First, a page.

Today: Thursday, 30 May 2024 year

Macron unleashes EUR 100 bn at French economic relaunch

Macron unleashes EUR 100 bn at French economic relaunch

The 100 billion-euro stimulus plan aimed at reviving of the French economy. Emmanuel Macron is betting on to boost his political fortunes with less than two years to go until elections.

Macron’s plan, dubbed “France Relaunch,” includes the powerful tools for restarting of the national economy after the pandemic. The 100 billion-euro stimulus plan includes wage subsidies, tax cuts for businesses and funding for environmental projects.

In its efforts to boost the economy, the French president aims at fiscal reboot. The nation should shift away from the emergency spending of the coronacrisis to addressing longer-term problems of weak investment and job creation in France, the euro area’s second-largest economy.

The fiscal restart will be spread over two years and is split into roughly equal parts between competitiveness, jobs and social policies, and financing the transition to a greener economy.

The fiscal reboot as the high-stakes political move for Macron

Following months of the nationwide lockdown, the French economy was among the worst hit in Europe. Since March, furlough measures have helped contain unemployment for now, but it could rise sharply in the coming months.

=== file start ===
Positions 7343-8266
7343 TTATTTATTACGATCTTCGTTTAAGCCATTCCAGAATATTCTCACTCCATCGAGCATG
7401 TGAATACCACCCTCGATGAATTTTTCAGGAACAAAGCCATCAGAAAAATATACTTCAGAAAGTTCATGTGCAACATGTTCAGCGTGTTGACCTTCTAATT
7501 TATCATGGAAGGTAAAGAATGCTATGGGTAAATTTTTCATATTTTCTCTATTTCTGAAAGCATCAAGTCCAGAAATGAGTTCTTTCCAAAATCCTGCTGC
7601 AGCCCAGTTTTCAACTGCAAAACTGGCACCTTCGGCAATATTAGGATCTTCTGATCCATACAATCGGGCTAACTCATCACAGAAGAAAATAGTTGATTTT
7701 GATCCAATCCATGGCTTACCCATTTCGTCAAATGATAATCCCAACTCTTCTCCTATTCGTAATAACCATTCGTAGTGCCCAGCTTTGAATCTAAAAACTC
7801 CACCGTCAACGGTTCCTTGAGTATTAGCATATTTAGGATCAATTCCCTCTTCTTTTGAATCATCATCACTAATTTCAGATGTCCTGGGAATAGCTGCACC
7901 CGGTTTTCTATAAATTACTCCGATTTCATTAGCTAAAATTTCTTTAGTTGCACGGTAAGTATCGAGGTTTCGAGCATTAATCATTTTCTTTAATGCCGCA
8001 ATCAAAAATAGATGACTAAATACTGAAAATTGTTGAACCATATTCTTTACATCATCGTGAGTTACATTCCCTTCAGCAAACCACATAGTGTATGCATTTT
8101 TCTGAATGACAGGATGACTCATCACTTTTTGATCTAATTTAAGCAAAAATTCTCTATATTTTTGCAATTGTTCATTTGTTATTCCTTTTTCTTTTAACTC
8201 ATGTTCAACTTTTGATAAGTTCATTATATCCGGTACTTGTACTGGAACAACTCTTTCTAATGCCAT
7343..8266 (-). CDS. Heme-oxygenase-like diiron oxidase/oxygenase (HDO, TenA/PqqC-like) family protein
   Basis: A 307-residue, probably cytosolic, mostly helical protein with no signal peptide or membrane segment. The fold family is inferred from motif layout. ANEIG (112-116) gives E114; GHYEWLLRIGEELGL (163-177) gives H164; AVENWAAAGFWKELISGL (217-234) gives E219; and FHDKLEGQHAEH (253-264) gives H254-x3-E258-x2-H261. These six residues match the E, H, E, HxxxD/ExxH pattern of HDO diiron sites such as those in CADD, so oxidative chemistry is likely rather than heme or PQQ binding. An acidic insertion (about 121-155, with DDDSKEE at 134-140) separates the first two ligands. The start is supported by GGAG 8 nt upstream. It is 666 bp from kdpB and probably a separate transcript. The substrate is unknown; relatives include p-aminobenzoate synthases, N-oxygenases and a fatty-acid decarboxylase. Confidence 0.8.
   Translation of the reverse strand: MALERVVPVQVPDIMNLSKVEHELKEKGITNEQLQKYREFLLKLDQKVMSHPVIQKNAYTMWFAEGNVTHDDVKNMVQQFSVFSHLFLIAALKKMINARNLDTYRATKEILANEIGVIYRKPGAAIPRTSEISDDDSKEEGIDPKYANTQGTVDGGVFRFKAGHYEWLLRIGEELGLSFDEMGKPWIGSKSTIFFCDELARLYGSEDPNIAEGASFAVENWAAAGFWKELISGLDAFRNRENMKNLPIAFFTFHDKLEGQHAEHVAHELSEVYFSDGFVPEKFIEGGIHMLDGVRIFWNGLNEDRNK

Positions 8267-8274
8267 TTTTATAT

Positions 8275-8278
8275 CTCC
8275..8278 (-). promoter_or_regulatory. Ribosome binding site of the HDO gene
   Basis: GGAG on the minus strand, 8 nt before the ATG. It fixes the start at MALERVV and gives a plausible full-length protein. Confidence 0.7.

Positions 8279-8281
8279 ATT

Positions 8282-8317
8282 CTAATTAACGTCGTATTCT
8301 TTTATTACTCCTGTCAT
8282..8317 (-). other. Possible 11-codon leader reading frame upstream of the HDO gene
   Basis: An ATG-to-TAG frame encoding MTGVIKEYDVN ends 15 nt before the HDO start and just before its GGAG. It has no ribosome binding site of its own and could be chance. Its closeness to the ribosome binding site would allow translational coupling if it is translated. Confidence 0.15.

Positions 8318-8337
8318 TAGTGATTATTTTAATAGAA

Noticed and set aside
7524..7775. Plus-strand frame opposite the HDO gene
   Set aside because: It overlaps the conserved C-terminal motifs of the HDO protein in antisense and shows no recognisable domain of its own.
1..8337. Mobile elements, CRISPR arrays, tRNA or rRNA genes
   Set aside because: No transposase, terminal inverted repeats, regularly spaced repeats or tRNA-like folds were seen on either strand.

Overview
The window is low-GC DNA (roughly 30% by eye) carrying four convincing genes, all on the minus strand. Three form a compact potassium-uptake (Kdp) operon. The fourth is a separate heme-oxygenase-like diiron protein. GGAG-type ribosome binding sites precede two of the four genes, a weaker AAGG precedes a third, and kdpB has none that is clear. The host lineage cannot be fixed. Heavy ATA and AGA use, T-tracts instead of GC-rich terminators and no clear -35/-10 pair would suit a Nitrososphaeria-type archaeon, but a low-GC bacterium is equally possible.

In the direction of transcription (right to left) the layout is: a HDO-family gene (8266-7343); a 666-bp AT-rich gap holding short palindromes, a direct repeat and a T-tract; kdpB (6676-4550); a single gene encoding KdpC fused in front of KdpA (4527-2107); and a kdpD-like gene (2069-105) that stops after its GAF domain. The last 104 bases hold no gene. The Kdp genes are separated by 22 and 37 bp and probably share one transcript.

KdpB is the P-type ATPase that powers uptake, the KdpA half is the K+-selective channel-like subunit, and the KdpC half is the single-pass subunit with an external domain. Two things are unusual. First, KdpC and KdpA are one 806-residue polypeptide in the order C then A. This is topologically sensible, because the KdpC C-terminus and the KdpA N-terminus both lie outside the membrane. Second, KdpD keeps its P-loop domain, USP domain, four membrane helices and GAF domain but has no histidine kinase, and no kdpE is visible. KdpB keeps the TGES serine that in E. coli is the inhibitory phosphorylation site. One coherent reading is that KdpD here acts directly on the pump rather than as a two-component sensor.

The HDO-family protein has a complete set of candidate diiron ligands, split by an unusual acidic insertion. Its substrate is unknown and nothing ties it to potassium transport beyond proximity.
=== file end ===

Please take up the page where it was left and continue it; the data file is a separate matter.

While EU countries are planning additional stimulus as the COVID continues to hammer economies, their finance is almost stretched. In France, emergency spending has pushed the debt burden to around 120% of output — a level the central bank has warned the government should not exceed. In fact, France will rely on European financing for up to EUR 40 billion of the stimulus plan.

Around 15 billion euros will be spent on employment, including 7.6 billion euros on a long-term furlough combined with training for idled workers, and bonuses for hiring young people, officials said.

In addition, green spending will focus on low-emission transport like rail and renovations to make buildings more energy-efficient. The industrial part of the plan is made up mainly of a cut to taxes on production, at a cost of 10 billion euros a year, the experts believe.